Jump to: navigation, search

Pretty Polly (horse)

This article is about the racehorse, for the folksong, see Pretty Polly (ballad)
Pretty Polly
Sire Gallinule
Dam Admiration
Grandsire Isonomy
Damsire Saraband
Gender Filly
Foaled 1901
Country Ireland
Color Chestnut
Breeder Eustace Loder, Eyrefield Lodge Stud
Owner Eustace Loder
Trainer Peter Gilpin
Record 24: 22-2-0
Earnings ₤38,597[1]
Summary
Pretty Polly is a thoroughbred racehorse out of Admiration by Gallinule. She was born around 1901 in Ireland, and was bred by Eustace Loder, Eyrefield Lodge Stud.
Major wins
Champagne Stakes (1903)
Cheveley Park Stakes (1903)
Middle Park Plate (1903)
1,000 Guineas (1904)
Epsom Oaks (1904)
Coronation Stakes (1904)
Nassau Stakes (1904)
Park Hill Stakes (1904)
St. Leger Stakes (1904)
Coronation Cup (1905, 1906)
Jockey Club Cup (1905)
Champion Stakes (1905)
Honors
Pretty Polly Stakes at Newmarket Racecourse
Pretty Polly Stakes at the Curragh
Horse (Equus ferus caballus)
Last updated on 7 March 2010

Pretty Polly (1901-17 August 1931), was an outstanding English bred Thoroughbred racehorse and an outstanding broodmare. She was only the fifth filly to win the British Fillies Triple Crown since its inception in 1814.

Contents

Pedigree

Her sire was the good stallion, Gallinule who was also a roarer and bleeder. Pretty Polly’s dam was the cluster mare, Admiration by Saraband, who won two small races in Ireland, before being tried as a steeplechaser.[1] Admiration foaled nine winners, which won 42 races worth £52,484,[2] and founded a successful female family, which included top class gallopers Craganour, Cresta Run, King John and Tehran.[3]

Racing record

Pretty Polly was bred and owned by Major Eustace Loder and trained by Peter Gilpin, she won nine races from nine starts as a two-year-old in 1903.

The following year, Pretty Polly won the 1,000 Guineas as 1-4 favourite, winning easily by three lengths in record time. Other wins as a three-year-old were the Epsom Oaks, the Coronation Stakes at Royal Ascot, the Nassau Stakes at Goodwood, the St. Leger Stakes (completing the Fillies' Triple Crown) and the Park Hill Stakes with jockey William Lane.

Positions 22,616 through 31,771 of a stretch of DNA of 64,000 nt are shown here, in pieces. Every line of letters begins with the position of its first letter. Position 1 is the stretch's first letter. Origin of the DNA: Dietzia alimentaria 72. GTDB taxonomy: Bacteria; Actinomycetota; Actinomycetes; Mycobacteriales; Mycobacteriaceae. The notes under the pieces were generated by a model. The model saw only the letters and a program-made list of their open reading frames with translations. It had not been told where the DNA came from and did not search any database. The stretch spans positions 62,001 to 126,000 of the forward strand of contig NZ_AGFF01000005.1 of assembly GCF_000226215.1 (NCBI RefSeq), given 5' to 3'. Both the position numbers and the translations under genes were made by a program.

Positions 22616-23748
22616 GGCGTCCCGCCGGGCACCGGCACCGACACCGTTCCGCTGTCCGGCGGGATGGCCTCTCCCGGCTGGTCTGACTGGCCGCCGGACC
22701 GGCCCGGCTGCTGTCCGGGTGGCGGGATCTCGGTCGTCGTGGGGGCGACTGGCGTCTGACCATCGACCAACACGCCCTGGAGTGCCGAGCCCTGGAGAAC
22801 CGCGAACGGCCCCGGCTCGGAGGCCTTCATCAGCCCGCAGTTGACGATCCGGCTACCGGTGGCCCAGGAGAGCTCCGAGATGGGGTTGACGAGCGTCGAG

Pretty Polly stayed in training as a four and five-year-old, winning six more races, including the Coronation Cup in 1905 and 1906.

In total, Pretty Polly won 22 of her 24 races, placing second twice, in Paris in 1904 and in the 1906 Ascot Gold Cup.

Stud record

Pretty Polly was returned to the place of her birth, Eyrefield Lodge Stud, to begin her new career as a broodmare. Here Pretty Polly produced ten foals and four of these were flat race winners who between them won eleven races for ₤6,107. Another son, Tudor King (1920) won a small hurdle race.[2] Her four daughters (each by a different sire) were successful as broodmares, founding the classic winning Pretty Polly family which remains important in the stud book. Pretty Polly was the fifth dam of Brigadier Gerard and the sixth dam of the Epsom Derby winner St. Paddy.[4]

See also

References

  1. 1.0 1.1 Ahnert, Rainer L. (ed. in chief), Thoroughbred Breeding of the World, Pozdun Publishing, Germany, 1970
  2. 2.0 2.1 Leicester, Sir Charles, Bloodstock Breeding, J.A. Allen & Co, London, 1969
  3. Craig, Dennis, Breeding Racehorses from Cluster Mares, J A Allen, London, 1964
  4. Morris, Simon; Tesio Power 2000 - Stallions of the World, Syntax Software


External links



Share

Premier Equine Classifieds

Subscribe

Subscribe to our newsletter and keep abreast of the latest news, articles and information delivered directly to your inbox.

Did You Know?

Modern horse breeds developed in response to a need for "form to function", the necessity to develop certain physical characteristics in order to perform a certain type of work... More...


The Gypsy Cob was originally bred to be a wagon horse and pulled wagons or caravans known as Vardos; a type of covered wagon that people lived in... More...


Archaeological evidence indicates that the Arabian horse bloodline dates back 4,500 years. Throughout history, Arabian horses spread around the world by both war and trade.... More...


That the term "Sporthorse" is a term used to describe a type of horse rather than any particular breed... More...